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Mixing Energy Drinks And Alcohol: Why You Shouldn’t?

When most people drink, they typically have alcohol. But what about mixing energy drinks with alcohol? Well, Mixing energy drinks and alcohol can be dangerous because of the high levels of caffeine in energy drinks.

Mixing excess amounts of caffeine and alcohol can be dangerous. Health-conscious individuals should be wary of the combination as it can result in addiction and other health problems. Excess amounts of caffeine stimulate the central nervous system, increasing heart rate and blood pressure. When alcohol is consumed, it slows down the central nervous system.

Mixing the two substances can cancel out the effects of each other, which could result in drug addicts consuming more of each substance to feel the desired effect. In addition, combining energy drinks can result in dehydration and electrolyte imbalance.

Dehydration can cause headaches, fatigue, and dizziness. Electrolyte imbalance can cause irregular heartbeat, seizures, and confusion. Health-conscious individuals should avoid mixing excess amounts of caffeine and alcohol to prevent these health problems.

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What Happens When You Mix Alcohol And Caffeine ?

Mixing caffeine and alcohol can have some pretty dangerous consequences. For one, it can seriously dehydrate you. Alcohol is a diuretic, which means it makes you need to urinate more frequently. This can lead to dehydration, which can cause headaches, fatigue, and even dizziness. Knowing the amount of caffeine in your drink and its impact on your health is essential.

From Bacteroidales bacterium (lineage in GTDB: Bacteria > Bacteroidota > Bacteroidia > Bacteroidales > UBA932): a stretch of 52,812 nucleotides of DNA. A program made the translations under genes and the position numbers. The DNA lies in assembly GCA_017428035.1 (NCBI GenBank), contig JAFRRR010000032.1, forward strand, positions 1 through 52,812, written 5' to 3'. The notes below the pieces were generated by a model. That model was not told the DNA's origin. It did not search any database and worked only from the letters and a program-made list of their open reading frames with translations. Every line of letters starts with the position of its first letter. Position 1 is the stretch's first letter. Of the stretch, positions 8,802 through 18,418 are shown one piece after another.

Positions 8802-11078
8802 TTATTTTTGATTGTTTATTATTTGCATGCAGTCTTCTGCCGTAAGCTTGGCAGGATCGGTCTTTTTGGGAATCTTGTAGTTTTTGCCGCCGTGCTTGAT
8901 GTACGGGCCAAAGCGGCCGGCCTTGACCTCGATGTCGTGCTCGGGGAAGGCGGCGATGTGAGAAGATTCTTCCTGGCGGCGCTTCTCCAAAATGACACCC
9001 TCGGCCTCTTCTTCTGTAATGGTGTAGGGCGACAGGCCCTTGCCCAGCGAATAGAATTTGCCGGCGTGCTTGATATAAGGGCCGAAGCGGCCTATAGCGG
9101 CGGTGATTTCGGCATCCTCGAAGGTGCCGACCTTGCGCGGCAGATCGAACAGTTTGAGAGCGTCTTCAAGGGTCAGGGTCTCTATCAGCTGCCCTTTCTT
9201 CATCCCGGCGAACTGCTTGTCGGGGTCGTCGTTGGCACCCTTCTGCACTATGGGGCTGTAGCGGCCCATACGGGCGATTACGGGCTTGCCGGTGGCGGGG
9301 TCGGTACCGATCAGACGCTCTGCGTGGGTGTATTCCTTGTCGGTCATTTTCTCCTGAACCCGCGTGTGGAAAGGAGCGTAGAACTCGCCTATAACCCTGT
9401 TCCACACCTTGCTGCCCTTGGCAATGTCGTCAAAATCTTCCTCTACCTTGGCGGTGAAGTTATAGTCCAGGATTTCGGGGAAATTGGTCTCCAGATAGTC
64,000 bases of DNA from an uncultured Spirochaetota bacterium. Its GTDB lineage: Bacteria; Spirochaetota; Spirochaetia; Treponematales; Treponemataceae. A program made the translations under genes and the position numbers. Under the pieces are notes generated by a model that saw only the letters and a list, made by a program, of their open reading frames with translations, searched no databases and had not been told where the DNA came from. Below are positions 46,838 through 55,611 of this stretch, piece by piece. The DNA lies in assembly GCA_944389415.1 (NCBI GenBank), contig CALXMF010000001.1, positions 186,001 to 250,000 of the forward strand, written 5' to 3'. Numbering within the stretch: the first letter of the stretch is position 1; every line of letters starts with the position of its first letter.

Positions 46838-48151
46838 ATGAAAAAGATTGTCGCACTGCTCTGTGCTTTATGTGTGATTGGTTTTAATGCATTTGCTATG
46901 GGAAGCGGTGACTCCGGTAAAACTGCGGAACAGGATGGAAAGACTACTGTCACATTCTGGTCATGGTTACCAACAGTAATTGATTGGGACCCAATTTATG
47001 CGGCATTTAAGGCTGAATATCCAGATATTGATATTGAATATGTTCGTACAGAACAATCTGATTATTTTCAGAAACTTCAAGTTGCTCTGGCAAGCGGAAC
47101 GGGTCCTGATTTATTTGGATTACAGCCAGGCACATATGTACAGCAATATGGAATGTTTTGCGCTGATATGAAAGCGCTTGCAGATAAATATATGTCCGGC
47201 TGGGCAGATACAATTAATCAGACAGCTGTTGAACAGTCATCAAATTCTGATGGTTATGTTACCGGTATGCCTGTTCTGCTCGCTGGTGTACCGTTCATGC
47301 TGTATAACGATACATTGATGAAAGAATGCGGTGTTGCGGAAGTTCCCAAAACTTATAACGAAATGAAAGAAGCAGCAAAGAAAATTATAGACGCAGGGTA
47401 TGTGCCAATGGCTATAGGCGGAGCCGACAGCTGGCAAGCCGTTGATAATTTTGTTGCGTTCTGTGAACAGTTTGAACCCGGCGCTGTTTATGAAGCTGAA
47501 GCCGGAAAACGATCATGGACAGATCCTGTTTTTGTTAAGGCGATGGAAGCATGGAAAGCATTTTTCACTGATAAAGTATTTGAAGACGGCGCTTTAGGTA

Caffeine Overdose When Binge Drinking

An 8 oz can of Red Bull has 80 mg of caffeine, while a 16 oz of Monster Energy has 160 mg. That’s a lot of caffeine and can lead to serious health problems. Only consume caffeine if you’re looking for an energy boost, and be sure to check the label to know exactly how much you’re taking in.

A typical energy drink has up to 80 milligrams of caffeine per serving, whereas a cup of coffee contains only 95 milligrams. That’s nearly the same amount of caffeine in four cups of coffee!

The FDA recommends that healthy adults consume no more than 400 milligrams of caffeine daily. Consuming more can lead to side effects like anxiety, insomnia, and heart palpitations. The Centers for Disease Control and Prevention (CDC) reported that 31 percent of 12-to-17-year-olds and 34 percent of 18-to-24-year-olds regularly consume energy drinks.

Even worse, energy drinks are often guzzled by already sleep-deprived people when they are drinking alcohol. More alcohol and caffeinated beverages can cause your heart rate to increase and your blood pressure to drop.

This can lead to an irregular heartbeat, which may be especially dangerous for people with underlying heart conditions. Additionally, these caffeinated alcoholic beverages are often more potent than traditional beer, containing anywhere from 5-to-12 percent alcohol content.

Heart Issues When Mixing Alcohol And Caffeine

Many people are unaware of the potential health risks of mixing alcohol and caffeine. Although it is relatively safe to consume moderate amounts of both substances separately, the combination can have a potent effect on the heart.

Caffeine is a stimulant that can speed up the heart rate and constrict blood vessels, while drinking alcohol is a depressant that can slow down the heart rate and cause blood vessels to dilate. This is a similar effect to that of cocaine and aclohol which happens when most stimulants are mixed with depressants.

When these two substances are combined, they can cause an irregular heart rhythm, which can be dangerous for people with underlying heart conditions. In addition, the combination can increase blood pressure and lead to dehydration. For these reasons, it is important to know the potential risks before mixing alcohol and caffeine.